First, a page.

In the wake of the U.S. Supreme Court’s landmark Bruen ruling in June, some officials in a few states have opted to try to find creative new ways to circumvent this decision. New Jersey is one of the states that imposed new regulations to stop law-abiding citizens from carrying concealed, but a district judge recently ruled that it is, in fact, unconstitutional to bar people from exercising their constitutional rights just about everywhere.
U.S. District Court Judge Renée Marie Bumb issued a temporary restraining order to sections of the New Jersey law that could lead to “considerable constitutional problems.”
“The deprivation of plaintiffs’ Second Amendment rights, as the holders of valid permits from the state to conceal carry handguns, constitutes irreparable injury, and neither the state nor the public has an interest in enforcing unconstitutional laws,” wrote Bumb in the 60-page decision, which also noted that the law “essentially renders the entire state of New Jersey a ‘sensitive place’ where firearms are prohibited.”
Though New York led the way in ignoring Bruen, its neighbor followed suit by passing A.4769, which effectively declared the entirety of the state to be a “sensitive place,” increased permit fees, used social-media profiles as grounds to subjectively deny gun permits, and required gun owners to acquire liability insurance that does not appear to exist in the state.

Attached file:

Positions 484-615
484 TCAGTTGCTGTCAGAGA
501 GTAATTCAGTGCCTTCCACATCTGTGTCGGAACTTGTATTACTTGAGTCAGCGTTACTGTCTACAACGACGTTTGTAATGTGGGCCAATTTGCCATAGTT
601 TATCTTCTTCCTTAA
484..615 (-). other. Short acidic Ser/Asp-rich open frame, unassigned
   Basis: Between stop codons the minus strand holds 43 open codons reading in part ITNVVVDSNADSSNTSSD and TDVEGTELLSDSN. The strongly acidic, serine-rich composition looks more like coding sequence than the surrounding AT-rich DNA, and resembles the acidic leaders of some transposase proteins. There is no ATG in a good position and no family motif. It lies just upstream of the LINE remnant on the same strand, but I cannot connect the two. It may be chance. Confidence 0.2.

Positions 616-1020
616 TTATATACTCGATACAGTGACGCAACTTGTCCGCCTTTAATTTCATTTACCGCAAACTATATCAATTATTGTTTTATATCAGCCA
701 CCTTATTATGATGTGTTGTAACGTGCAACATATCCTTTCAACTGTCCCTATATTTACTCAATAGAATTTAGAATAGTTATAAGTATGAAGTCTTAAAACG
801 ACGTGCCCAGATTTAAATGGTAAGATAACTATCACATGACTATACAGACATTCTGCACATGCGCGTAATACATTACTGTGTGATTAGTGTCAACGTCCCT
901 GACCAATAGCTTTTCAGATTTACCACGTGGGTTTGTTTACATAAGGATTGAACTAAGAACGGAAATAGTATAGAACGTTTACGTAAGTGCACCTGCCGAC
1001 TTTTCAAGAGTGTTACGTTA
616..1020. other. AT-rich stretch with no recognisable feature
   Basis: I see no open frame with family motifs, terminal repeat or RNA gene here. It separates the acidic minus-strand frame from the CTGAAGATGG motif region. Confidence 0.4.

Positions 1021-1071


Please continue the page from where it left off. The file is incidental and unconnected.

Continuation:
“While we are pleased that most of our concealed-carry law remains in effect, we are disappointed that a right-wing federal judge, without any serious justification, has chosen to invalidate common-sense restrictions around the right to carry a firearm in certain public spaces,” said New Jersey Gov. Phil Murphy (D) spokesman Tyler Jones in a statement.
No, not “certain public spaces.” New Jersey’s law was written to ban citizens from carrying concealed just about anywhere they might go in public. Doing that is hardly “common sense.”